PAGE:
Juliet McKenna is a fantasy writer from the UK best known for her Tales of Einarinn series. Southern Fire is the beginning of another series of McKenna's, The Aldabreshin Compass. This is the first McKenna book I've read, so I'm not too clear on her overall mythos, but as far as I can tell the Compass books take place in another part of the same world as her other books.
McKenna is the thinking fantasy reader's author, the kind who dreams up fantasy elements and then works out the implications of those elements with the precision and thoughtfulness of a scientist, or, well, an SF writer. It's clear throughout Southern Fire that McKenna is spinning her tale out of a deep, rich, internally consistent tapestry of details and textures.
The Aldabreshin Archipelago is a cluster of islands ruled by warlords. The people of the Archipelago are absolutely terrified of magic, and considered it the foulest stuff imaginable. They give their trust and faith to the rational sciences, which include all forms of prophecy from entrail-reading to astrology. These people take their horoscopes very, very seriously.
Every warlord of the Archipelago rules his domain absolutely. Life and death is the warlord's to give. Kheda, the Daish warlord, is the protagonist of Southern Fire. His land is thrown into turmoil when magic-wielding barbarians from the previously-thought-uninhabited South attack one of his neighbors. Kheda's problem right away is that, not only does he have to defeat the invaders, he also has to defeat his own people's prejudices against magic. They have a tendency to turn on even allies who have been exposed to the scourge of sorcery.
Kheda is a wise but brutal man, really unusual for a fantasy protagonist. And the world of The Aldabreshin Compass feels distinctly different from your typical sword-and-sorcery domain. McKenna writes her dialogue with impressive craftsmanship. She knows exactly what motivates her characters, the rules of their society, the forms their interactions take; she has an incredibly sure hand as an author.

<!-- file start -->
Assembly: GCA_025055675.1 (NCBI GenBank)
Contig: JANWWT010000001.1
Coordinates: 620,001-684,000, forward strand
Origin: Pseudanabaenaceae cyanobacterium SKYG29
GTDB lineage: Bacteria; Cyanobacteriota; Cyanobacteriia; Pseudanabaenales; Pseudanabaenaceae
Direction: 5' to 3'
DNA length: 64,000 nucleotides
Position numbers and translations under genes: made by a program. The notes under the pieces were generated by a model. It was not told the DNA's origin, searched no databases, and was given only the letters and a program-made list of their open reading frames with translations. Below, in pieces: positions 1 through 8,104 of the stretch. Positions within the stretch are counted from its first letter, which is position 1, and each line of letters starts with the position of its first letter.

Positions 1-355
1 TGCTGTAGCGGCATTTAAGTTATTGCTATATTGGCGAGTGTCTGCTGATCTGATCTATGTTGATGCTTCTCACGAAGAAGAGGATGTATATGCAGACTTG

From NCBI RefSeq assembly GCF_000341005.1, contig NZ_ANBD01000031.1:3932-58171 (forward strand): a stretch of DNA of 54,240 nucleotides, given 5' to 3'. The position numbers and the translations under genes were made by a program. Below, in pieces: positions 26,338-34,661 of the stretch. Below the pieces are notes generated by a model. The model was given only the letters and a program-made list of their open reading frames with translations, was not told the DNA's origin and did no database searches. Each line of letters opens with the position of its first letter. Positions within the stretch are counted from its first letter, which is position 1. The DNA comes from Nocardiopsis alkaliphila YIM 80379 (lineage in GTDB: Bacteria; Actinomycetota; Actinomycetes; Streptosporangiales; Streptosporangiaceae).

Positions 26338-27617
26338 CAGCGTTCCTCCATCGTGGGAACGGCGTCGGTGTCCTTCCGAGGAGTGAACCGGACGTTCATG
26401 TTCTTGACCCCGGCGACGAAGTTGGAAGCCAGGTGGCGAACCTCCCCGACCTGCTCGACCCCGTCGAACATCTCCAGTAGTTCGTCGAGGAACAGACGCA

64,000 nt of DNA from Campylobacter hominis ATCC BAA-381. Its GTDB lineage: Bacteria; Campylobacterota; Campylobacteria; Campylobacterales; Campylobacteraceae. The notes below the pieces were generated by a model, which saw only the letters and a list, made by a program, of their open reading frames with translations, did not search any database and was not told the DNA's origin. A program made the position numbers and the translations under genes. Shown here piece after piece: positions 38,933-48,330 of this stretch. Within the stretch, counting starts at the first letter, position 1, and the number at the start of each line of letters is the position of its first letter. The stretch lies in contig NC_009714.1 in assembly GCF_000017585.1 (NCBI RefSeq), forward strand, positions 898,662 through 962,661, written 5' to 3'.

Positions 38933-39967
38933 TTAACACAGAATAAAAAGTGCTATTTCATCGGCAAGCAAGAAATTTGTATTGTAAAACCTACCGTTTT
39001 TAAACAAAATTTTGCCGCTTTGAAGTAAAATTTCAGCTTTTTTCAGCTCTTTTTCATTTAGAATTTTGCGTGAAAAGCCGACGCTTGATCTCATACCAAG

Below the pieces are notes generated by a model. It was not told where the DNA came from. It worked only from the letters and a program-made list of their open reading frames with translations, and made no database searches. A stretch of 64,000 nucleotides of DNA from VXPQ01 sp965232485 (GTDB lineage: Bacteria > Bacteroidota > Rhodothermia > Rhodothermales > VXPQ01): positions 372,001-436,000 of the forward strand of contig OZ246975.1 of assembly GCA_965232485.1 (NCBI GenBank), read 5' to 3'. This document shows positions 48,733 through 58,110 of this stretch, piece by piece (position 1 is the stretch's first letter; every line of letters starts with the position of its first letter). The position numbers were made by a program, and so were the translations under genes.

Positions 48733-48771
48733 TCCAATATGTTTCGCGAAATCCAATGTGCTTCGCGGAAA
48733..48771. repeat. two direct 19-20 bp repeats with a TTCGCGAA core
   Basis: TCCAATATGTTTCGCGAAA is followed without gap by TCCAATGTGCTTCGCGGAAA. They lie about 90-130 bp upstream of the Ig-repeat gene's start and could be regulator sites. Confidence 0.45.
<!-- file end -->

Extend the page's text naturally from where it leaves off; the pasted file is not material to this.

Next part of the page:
On the other hand, the pace and style of Southern Fire is more sedate than I would have liked. It doesn't exactly grab you. McKenna resists the urge to rely on the fantasy writer's toolbox of standard tropes—love delayed, boy discovers grand destiny/powers, etc.—to engage readers. This approach has its advantages—you rarely groan at cliches, you're forced to use your noggin as you read—and its disadvantages. Southern Fire can feel more like history than fantasy. It's a tribute to her knack for realism, I guess, but I would have appreciated a little more escapism with my fantasy. Philip Pullman, for instance, devotes just as much thought to crafting his imaginary world, but he tells a ripping good yarn while he's at it. He never gets bogged down the way McKenna sometimes does.
The next book in The Aldabreshin Compass is Northern Storm, available on Amazon in the UK paperback edition and probably in bookstores as well. The third book in the series, Western Shore, is just coming out in the UK and won't be available in the States for a while.
Southern Fire by Juliet McKenna
Published by: Tor; July 1, 2005